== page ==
Maryland’s “going and coming rule” applies to workers’ compensation cases in the state and is designed to prevent employees from receiving workers’ compensation benefits for injuries that incur commuting to and from work. The law assumes that an employee is willing to accept responsibility for his or her travel to and from the workplace, and guarantees that employers will not be forced to pay any benefits if an accident resulting in injuries should occur.
There are exceptions to the going and coming rule, and most would assume that employers would give some leeway to an employee injured in travel to and from work. For instance, if an employee is in a car crash on the way to work, his or her employee should be understanding and prioritize the employee’s health and well-being, even if no workers’ compensation benefits are required by law.
Other exceptions to the states going and coming rule include:
If an employee is already at work, on the employer’s premises including the parking lot, workers’ compensation benefits should be available. Once you reach your destination, it is no longer considered going and coming from work.
Transportation Needed or Paid for by an Employer
If an employer pays for employee transportation to and from work, workers’ compensation benefits might apply. For instance, if those driving a company-owned vehicle to and from work, or working for an employer that requires a vehicle be brought to work, benefits might be applicable.
Employees who work onsite and from home, and travel partway through the workday might be entitled to workers’ compensation benefits should an accident occur.
Special Dangers and Special Errands
If an employee faces special dangers on the way to or from work, compensation benefits might be available. The same is true if you perform special errands for your employer and you are injured in an accident on the road.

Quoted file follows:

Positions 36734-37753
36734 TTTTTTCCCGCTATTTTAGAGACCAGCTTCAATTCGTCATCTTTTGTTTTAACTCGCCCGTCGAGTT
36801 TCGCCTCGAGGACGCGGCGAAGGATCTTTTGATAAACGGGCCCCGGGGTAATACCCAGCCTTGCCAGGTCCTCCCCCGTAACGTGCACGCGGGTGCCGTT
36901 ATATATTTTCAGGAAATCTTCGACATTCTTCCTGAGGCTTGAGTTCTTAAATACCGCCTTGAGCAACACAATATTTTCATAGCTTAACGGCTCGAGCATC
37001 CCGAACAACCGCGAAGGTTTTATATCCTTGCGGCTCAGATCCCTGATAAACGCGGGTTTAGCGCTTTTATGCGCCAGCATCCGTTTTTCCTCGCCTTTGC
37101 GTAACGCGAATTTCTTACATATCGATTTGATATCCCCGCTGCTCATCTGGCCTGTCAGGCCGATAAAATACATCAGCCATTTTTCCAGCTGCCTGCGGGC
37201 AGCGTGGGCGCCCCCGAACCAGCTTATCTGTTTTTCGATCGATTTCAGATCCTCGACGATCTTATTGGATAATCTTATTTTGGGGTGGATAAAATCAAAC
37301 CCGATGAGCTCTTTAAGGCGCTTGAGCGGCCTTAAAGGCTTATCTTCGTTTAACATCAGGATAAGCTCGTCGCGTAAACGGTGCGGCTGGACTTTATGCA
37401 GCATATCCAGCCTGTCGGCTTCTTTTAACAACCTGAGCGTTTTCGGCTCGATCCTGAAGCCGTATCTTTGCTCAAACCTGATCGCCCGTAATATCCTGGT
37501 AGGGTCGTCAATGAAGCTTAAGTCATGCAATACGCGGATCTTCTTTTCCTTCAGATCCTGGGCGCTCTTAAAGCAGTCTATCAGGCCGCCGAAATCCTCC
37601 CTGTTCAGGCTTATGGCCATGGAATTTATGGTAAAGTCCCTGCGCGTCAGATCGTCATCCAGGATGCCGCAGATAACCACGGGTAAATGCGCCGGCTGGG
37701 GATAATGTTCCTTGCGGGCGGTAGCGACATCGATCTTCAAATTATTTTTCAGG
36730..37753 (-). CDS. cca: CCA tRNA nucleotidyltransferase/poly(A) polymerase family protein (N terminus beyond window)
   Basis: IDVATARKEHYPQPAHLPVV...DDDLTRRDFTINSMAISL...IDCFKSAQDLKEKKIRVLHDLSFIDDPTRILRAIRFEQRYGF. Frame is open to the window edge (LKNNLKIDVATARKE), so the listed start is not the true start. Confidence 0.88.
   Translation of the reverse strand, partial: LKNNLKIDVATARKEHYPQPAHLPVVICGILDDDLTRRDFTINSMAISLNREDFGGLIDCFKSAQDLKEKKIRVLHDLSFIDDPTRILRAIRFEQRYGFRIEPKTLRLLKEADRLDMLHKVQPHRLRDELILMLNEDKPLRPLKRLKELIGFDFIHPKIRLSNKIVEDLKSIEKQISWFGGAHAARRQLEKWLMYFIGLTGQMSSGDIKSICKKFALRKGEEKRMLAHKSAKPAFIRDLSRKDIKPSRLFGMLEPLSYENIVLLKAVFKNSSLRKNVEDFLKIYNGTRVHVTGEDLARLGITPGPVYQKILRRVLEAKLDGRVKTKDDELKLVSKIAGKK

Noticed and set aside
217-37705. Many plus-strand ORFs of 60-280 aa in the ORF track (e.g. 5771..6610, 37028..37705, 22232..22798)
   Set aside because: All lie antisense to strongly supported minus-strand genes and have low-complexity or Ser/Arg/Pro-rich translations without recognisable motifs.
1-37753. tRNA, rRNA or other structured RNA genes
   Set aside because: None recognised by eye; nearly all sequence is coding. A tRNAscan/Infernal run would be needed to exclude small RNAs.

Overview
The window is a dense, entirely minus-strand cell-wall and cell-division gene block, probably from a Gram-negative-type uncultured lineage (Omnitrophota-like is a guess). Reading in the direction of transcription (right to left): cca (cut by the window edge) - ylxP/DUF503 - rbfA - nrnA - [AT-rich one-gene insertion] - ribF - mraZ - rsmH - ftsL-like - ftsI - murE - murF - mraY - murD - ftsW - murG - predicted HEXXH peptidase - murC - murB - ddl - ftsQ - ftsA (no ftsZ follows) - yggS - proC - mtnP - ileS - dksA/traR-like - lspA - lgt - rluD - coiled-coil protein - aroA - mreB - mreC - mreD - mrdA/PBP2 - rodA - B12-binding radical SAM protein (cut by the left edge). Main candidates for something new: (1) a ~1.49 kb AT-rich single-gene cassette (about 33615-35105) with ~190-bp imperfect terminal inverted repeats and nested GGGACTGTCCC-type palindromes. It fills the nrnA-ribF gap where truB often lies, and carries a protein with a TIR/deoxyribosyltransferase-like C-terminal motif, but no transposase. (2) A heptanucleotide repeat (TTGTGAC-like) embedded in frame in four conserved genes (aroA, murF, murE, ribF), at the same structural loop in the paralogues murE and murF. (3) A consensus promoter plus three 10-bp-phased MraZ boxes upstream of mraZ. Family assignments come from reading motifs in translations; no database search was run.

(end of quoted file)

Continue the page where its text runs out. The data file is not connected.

Special hazard and special danger exceptions vary, which is one of the many reasons it is important to work with an attorney when workers’ compensation benefits are in question.
For more information about the rules regarding workers’ compensation benefits in Maryland, visit the Workers’ Compensation Commission.
Injuries that happen in the workplace or are related in some way to your workday or your employment can be especially frightening and confusing. Not only are you faced with having to recover from the injury, you might also be forced to deal with endless paperwork and questions about the injury circumstances. No employee deserves the headaches and frustration of a difficult workers’ compensation case.
If you are facing a situation like this or your workers’ compensation claim appears to be going smoothly, but you still have concerns, we can help. To discuss your case or to speak with someone about workers’ compensation benefits in Maryland, contact Shugarman & Mehring at 410.783.4200 or toll free at 888.342.7200.